<loggingConfiguration name="Logging Application Block" tracingEnabled="true"
        defaultCategory="General" logWarningsWhenNoCategoriesMatch="true">
        <listeners>
          <add fileName="rolling.log" footer="" formatter="Text Formatter"
            header="" rollFileExistsBehavior="Overwrite" rollInterval="None"
            rollSizeKB="500" timeStampPattern="yyyy-MM-dd" listenerDataType="Microsoft.Practices.EnterpriseLibrary.Logging.Configuration.RollingFlatFileTraceListenerData, Microsoft.Practices.EnterpriseLibrary.Logging, Version=4.1.0.0, Culture=neutral, PublicKeyToken=31bf3856ad364e35"
            traceOutputOptions="None" filter="All" type="Microsoft.Practices.EnterpriseLibrary.Logging.TraceListeners.RollingFlatFileTraceListener, Microsoft.Practices.EnterpriseLibrary.Logging, Version=4.1.0.0, Culture=neutral, PublicKeyToken=31bf3856ad364e35"
            name="Rolling Flat File Trace Listener" />
        </listeners>
        <formatters>
          <add template="Timestamp: {timestamp}; Message: {message}; Category: {category}; Priority: {priority}; EventId: {eventid}; Severity: {severity}; Title:{title}; Machine: {machine}; Application Domain: {appDomain}; Process Id: {processId}; Process Name: {processName}; Win32 Thread Id: {win32ThreadId}; Thread Name: {threadName}; &#xD;&#xA;     Extended Properties: {dictionary({key} - {value})}"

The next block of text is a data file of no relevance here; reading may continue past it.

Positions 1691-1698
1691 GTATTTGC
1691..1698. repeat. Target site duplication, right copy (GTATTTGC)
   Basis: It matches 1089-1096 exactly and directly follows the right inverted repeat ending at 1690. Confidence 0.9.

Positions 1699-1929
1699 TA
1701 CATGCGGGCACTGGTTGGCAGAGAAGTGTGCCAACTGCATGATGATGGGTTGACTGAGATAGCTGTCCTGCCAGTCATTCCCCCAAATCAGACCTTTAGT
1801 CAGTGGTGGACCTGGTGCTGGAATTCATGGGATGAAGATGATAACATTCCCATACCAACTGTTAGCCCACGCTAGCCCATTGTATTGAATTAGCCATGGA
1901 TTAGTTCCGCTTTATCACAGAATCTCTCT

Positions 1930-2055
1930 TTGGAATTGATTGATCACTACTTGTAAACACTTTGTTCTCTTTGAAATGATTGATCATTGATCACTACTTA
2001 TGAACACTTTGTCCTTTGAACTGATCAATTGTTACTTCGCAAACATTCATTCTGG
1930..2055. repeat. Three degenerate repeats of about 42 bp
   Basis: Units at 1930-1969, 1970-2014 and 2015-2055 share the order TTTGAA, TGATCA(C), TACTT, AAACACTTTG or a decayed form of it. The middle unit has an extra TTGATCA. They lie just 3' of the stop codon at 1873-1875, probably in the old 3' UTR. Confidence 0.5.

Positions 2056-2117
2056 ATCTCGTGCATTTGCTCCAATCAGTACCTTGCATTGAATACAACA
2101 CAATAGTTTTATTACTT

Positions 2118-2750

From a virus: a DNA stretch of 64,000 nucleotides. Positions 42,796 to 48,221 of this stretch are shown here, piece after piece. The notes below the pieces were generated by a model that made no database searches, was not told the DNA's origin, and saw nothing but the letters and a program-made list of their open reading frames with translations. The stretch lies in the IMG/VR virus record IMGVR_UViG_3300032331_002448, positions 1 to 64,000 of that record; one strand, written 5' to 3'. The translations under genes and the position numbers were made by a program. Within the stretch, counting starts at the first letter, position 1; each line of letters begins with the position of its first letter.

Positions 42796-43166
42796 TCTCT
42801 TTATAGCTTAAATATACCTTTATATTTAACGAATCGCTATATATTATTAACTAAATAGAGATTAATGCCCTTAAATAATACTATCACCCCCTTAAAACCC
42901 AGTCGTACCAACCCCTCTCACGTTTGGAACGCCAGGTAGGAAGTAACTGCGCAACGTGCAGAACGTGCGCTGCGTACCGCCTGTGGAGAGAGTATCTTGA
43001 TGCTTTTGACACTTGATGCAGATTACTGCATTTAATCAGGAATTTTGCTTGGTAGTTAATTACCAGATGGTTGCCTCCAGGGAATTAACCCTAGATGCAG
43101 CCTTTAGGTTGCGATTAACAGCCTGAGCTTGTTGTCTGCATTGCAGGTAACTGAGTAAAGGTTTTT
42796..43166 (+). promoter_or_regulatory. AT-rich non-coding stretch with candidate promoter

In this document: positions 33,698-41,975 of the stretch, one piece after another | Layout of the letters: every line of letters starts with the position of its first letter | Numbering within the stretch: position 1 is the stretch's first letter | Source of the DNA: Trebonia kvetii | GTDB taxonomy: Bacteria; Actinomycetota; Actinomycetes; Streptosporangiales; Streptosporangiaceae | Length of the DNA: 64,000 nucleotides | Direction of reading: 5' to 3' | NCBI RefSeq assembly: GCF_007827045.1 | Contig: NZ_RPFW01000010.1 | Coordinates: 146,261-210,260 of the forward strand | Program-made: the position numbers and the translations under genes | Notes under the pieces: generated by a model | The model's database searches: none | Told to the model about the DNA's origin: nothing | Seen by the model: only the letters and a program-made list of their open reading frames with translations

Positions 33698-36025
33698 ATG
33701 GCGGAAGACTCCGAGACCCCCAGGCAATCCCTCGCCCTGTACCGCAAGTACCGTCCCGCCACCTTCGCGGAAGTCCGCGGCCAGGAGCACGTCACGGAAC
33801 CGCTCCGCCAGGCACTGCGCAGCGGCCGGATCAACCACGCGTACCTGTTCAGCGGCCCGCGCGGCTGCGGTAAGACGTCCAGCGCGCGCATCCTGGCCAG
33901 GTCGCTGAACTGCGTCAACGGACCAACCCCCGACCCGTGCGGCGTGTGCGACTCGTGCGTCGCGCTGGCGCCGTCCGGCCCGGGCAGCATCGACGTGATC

type="Microsoft.Practices.EnterpriseLibrary.Logging.Formatters.TextFormatter, Microsoft.Practices.EnterpriseLibrary.Logging, Version=4.1.0.0, Culture=neutral, PublicKeyToken=31bf3856ad364e35"
            name="Text Formatter" />
        </formatters>
        <categorySources>
          <add switchValue="All" name="General">
            <listeners>
              <add name="Rolling Flat File Trace Listener" />
            </listeners>
          </add>
        </categorySources>
        <specialSources>
          <allEvents switchValue="All" name="All Events" />
          <notProcessed switchValue="All" name="Unprocessed Category" />
          <errors switchValue="All" name="Logging Errors &amp; Warnings">
            <listeners>
              <add name="Rolling Flat File Trace Listener" />
            </listeners>
          </errors>
        </specialSources>
      </loggingConfiguration>
      <exceptionHandling>
        <exceptionPolicies>